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Easterly Government Properties Inc (NYSE:DEA)
Q3 2021 Earnings Call
Nov 3, 2021, 11:00 a.m. ET

Contents:

  • Prepared Remarks
  • Questions and Answers
  • Call Participants

Prepared Remarks:

Operator

Greetings. Welcome to the Easterly Government Properties Third Quarter 2021 Earnings Conference Call. [Operator Instructions]

I will now turn the conference over to your host, Lindsay Winterhalter, Vice President of Investor Relations. Please go ahead.

Lindsay Winterhalter -- Vice President, Investor Relations and Operations

Good morning. Before the call begins, please note the use of forward-looking statements by the company on this conference call. Statements made on this call may include statements which are not historical facts and are considered forward-looking. The company intends these forward-looking statements to be covered by the Safe Harbor provisions for forward-looking statements contained in the Private Securities Litigation Act Reform of 1995, and is making the statement for the purpose of complying with those Safe Harbor provisions. Although the company believes that its plans, intentions, expectations, strategies and prospects as reflected in or suggested by those forward-looking statements are reasonable, it can give no assurance that these plans, intentions, expectations or strategies will be attained or achieved.

Furthermore, actual results may differ materially from those described in the forward-looking statements, and will be affected by a variety of risks and factors that are beyond the company's control, including, without limitation, those contained in Item 1A, Risk Factors of its annual report on Form 10-K for the year ended December 31st, 2020, filed with the SEC on February 24th, 2021, and in its other SEC filings, including its Form 10-Q, which we expect will be filed later today, and risks and uncertainties related to the adverse impact of COVID-19 on the U.S., regional and global economies and the potential adverse impact on the financial condition and results of operation of the company. The company assumes no option to update publicly any forward-looking statements, whether as a result of new information, future events or otherwise.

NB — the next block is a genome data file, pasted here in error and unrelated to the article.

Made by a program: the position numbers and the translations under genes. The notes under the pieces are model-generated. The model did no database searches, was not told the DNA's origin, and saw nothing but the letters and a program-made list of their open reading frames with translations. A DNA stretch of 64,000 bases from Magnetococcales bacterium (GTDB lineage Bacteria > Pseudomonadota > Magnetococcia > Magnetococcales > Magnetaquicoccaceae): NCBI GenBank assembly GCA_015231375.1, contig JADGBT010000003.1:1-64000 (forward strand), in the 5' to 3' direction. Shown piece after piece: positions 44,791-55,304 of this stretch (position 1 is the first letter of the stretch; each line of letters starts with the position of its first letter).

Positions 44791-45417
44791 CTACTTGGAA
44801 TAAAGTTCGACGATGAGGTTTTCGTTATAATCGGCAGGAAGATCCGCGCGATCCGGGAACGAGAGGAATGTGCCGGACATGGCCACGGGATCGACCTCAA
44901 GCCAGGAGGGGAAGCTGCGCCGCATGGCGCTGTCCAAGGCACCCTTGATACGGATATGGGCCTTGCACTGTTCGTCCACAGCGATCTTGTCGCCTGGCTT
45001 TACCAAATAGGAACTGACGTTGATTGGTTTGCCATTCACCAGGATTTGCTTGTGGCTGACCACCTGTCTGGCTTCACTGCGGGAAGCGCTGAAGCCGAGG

Additionally, on this conference call, the company may refer to certain non-GAAP financial measures, such as funds from operations, funds from operations as adjusted, and cash available for distribution. You can find a tabular reconciliation of these non-GAAP financial measures to the most comparable current GAAP numbers in the company's earnings release and separate supplemental information package on the Investor Relations page of the company's website at ir.easterlyreit.com.

I would now like to turn the conference call over to Darrell Crate, Chairman of Easterly Government Properties.

Darrell W. Crate -- Chairman of The Board Of Directors

Thank you, Lindsay. Good morning, everyone, and thank you for joining us for the third quarter conference call. Today, in addition to Lindsay, I'm also joined by Bill Trimble, the company's CEO; and Meghan Baivier, the company's CFO and COO.

I could not be more pleased with our business progress during the third quarter. We were able to develop all stages of the acquisition pipeline, including identification, negotiation of terms, diligence and closing. With this morning's announcement, we have exceeded our goal of $300 million in acquisitions for 2021, and as you saw in the release, we increased our guidance for acquisitions to $350 million. This is our second increase to this metric during 2021, and all told, this represents a 75% increase on our original acquisition volume target from one year ago. In addition, we are very well positioned to achieve our acquisition target range of $200 million to $300 million for 2022.

In addition, we materially improved our competitive position and expanded our executable addressable market or bullseye over the medium term with the announcement of the portfolio purchase, side by side with an outstanding joint venture partner.

As you may recall, years ago, there was a sizable building we were bidding on that was squarely within our bullseye. And while we were highly competitive as a bidder, we lost the auction. Why? We were not able to match the price given the cost of our capital and our speed to close, given our scale relative to our competitors. Unequivocally, the building we lost is one that we should have owned. We also realized that there was a universe of several billion dollars worth of buildings, that could trade over the next 15 years, where we could find ourselves at a similar disadvantage. It was clear to us, that we needed to solve this issue.

We began an effort to find a set of investors, who would see value in the enduring nature of our leases, as they are backed by the full facing credit of the United States government, have a life with several renewals that can reach or exceed 50 years, on sites that will generally see economic development over the coming decades. The ultimate and sleep well at night real estate, or as Bill says, real estate without the drama.

We spoke with both domestic and global insurance companies, pension funds and sovereign wealth funds. What we learned, is that the audience that most values our assets, are folks who are also responsible for purchasing U.S. Treasury securities, and they see their real estate holdings as part of an expansive global investment effort. While we join our public company shareholders on these calls quarter after quarter and discuss the significant 500-plus basis-point premium we offer relative to treasuries, we came to realize that the public REIT investors' first instinct is not to approach the valuation of our assets with this risk premia in mind. The result of our conversation was to narrow our interactions to several large global organizations, that invested with a broader scope of risk and asset types.